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Faculty Role Perceptions at University Level.

Byline: Muhammad Dilshad and Dr. Muhammad Ijaz Latif


This study was designed to explore the role perceptions of faculty members at a public sector university of Pakistan focusing on role conflict, role ambiguity and faculty satisfaction. The opinions of personally approached 299 teachers were surveyed through a questionnaire. The data was analyzed by calculating frequency of responses, mean and standard deviation, and by applying t-test. The results showed existence of role conflict, role ambiguity, and job satisfaction on the part of faculty of the university. Gender-wise and subject-wise differences were observed in the faculty perceptions on role conflict and role ambiguity. As regards job satisfaction, both Arts and Science teachers held similar views but male teachers' perceptions were significantly different from their female counterparts. It is recommended that university management must focus on clear job description, provision of required resources, effective supervision, and employee-sensitive HR policy.

Key Words: Role conflict, Role ambiguity, Job satisfaction, Higher education, Academic performance.


Organizations in world today are giving increasing emphasis on employees' welfare and job satisfaction which is largely affected by the nature of job and work conditions. With reference to Hackman and Oldham (1980), Robbins and Judge (2008) have identified five core dimensions of job: skill variety, task identity, task significance, autonomy and feedback. The first three dimensions are important for meaningfulness of work while autonomy and feedback are related respectively to responsibility for the work outcomes and actual results of the work activities. Stress, which is defined as "physiological and psychological responses to excessive and usually unpleasant situation" (D. Schultz and S.E. Schultz, 2004, p.353), is a common and inevitable element of employment and work places. Stress has both negative and positive effects on employees.

While literature provides substantial evidence about negative relation between stress and employee's performance, positive stress helps to react quickly and vigorously in emergencies, perform well under pressure, meet deadlines, understand potentials in academics/ career etc., push one's limits, and put enthusiasm and variety in life (Schafer, 1998). According to Greenberg (2009), sources of stress at work include intrinsic factors of job, role in organization, career development, relationships at work, and organizational structure and climate.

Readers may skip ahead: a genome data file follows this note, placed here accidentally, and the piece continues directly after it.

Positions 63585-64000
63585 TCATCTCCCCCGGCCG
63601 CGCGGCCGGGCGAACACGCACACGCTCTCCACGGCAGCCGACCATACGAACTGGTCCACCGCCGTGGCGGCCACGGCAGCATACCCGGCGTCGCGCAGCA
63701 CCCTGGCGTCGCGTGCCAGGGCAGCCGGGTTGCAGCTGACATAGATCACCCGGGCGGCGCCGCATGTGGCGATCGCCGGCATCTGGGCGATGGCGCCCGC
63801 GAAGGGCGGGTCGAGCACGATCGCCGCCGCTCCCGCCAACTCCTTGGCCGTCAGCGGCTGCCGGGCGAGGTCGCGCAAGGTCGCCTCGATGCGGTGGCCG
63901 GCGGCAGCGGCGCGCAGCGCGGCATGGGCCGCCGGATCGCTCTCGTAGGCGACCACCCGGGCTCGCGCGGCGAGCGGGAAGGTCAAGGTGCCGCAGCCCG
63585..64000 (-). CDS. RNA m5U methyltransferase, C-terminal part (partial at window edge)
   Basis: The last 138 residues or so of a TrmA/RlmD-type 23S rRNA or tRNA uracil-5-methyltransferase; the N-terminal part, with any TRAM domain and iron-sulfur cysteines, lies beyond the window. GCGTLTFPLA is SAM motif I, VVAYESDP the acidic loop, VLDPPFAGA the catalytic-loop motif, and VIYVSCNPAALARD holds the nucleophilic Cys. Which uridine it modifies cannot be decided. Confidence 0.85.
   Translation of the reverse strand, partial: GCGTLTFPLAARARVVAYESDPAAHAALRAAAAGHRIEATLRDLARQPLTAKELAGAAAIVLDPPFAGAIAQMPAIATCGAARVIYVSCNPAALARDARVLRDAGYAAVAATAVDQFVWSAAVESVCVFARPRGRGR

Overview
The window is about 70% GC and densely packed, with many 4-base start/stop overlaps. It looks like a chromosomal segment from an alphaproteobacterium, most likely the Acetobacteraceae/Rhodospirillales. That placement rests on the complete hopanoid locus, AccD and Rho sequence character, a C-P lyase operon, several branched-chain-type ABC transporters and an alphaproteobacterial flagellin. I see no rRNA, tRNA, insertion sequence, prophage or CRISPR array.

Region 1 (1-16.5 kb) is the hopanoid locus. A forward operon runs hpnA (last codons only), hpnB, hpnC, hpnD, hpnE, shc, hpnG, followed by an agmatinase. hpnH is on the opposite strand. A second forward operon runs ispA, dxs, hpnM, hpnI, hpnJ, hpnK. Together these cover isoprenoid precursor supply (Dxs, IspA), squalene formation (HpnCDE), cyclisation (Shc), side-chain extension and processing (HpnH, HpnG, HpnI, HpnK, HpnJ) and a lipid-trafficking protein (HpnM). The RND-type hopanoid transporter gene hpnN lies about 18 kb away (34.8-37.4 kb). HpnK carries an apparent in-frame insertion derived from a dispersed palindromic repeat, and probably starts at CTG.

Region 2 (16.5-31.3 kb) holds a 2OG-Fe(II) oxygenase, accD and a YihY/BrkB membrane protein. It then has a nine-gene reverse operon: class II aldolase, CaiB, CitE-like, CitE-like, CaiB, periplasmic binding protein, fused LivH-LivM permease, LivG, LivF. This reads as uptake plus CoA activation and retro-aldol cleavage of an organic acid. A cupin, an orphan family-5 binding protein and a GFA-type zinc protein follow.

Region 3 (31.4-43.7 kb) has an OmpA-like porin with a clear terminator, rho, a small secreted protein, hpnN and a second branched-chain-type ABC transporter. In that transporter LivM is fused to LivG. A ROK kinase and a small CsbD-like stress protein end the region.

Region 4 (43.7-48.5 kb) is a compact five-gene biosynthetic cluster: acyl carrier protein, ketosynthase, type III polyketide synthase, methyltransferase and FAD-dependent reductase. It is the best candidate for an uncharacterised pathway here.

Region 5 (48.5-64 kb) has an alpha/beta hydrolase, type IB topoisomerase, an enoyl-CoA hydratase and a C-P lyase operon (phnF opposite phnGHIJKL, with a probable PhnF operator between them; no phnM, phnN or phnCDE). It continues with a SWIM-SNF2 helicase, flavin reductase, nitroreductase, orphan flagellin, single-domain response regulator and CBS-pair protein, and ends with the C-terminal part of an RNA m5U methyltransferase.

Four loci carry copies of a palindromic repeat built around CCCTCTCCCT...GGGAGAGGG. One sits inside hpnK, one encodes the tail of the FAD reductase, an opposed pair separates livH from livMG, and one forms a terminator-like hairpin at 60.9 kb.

Role-related stressors are "associated with social roles, which are social positions with clustered expectations" (Schafer, 1998, p.500). Role problems that may cause occupational stress include "role overload, role insufficiency, role ambiguity and role conflict" (Greenberg, 2009, p.322). Role conflict and role ambiguity are the role stress variables which are most widely studied and discussed by researchers (Tang and Chang, 2010). Shenkar and Zeira (1992) emphasize studying the role conflict and role ambiguity in a multinational perspective because it may result in expanding the scope of role theory beyond uni-national companies and increasing insight into international management studies. This study is an attempt to investigate role conflict and role ambiguity involving the faculty of a public sector university in Pakistan. The findings of this study would be a valuable addition to the literature in role theory, one of the least researched areas in Pakistan.

Role conflict is defined as "job roles that interfere with on another" (Drafke, 1998, p.332) and "incompatible expectations associated with a social position, such as student, employee, or mother" (Schafer, 1998, p.499). The disparity between job requirements and employee's personal values may create state of role conflict (D. Schultz and S.E. Schultz, 2004). Role conflict occurs when compliance with one role obligations makes it more difficult for an individual to comply with another (Robbins and Judge, 2008). The research studies on role conflict suggest that role conflict being stressful causes mal- integration in the work place, poor performance, lower institutional commitment and higher rate of resignations (Corbin, 1998).

With reference to Kahn et al. and Beehr, Tang and Chang (2010) define role ambiguity as "lack of specificity and predictability for an employee's job or role functions and responsibility" (p.870). Role ambiguity is associated with unstructured and poorly defined tasks (D. Schultz and S.E. Schultz, 2004), and employee's unawareness about the nature of job and his position in the organization (Drafke, 1998).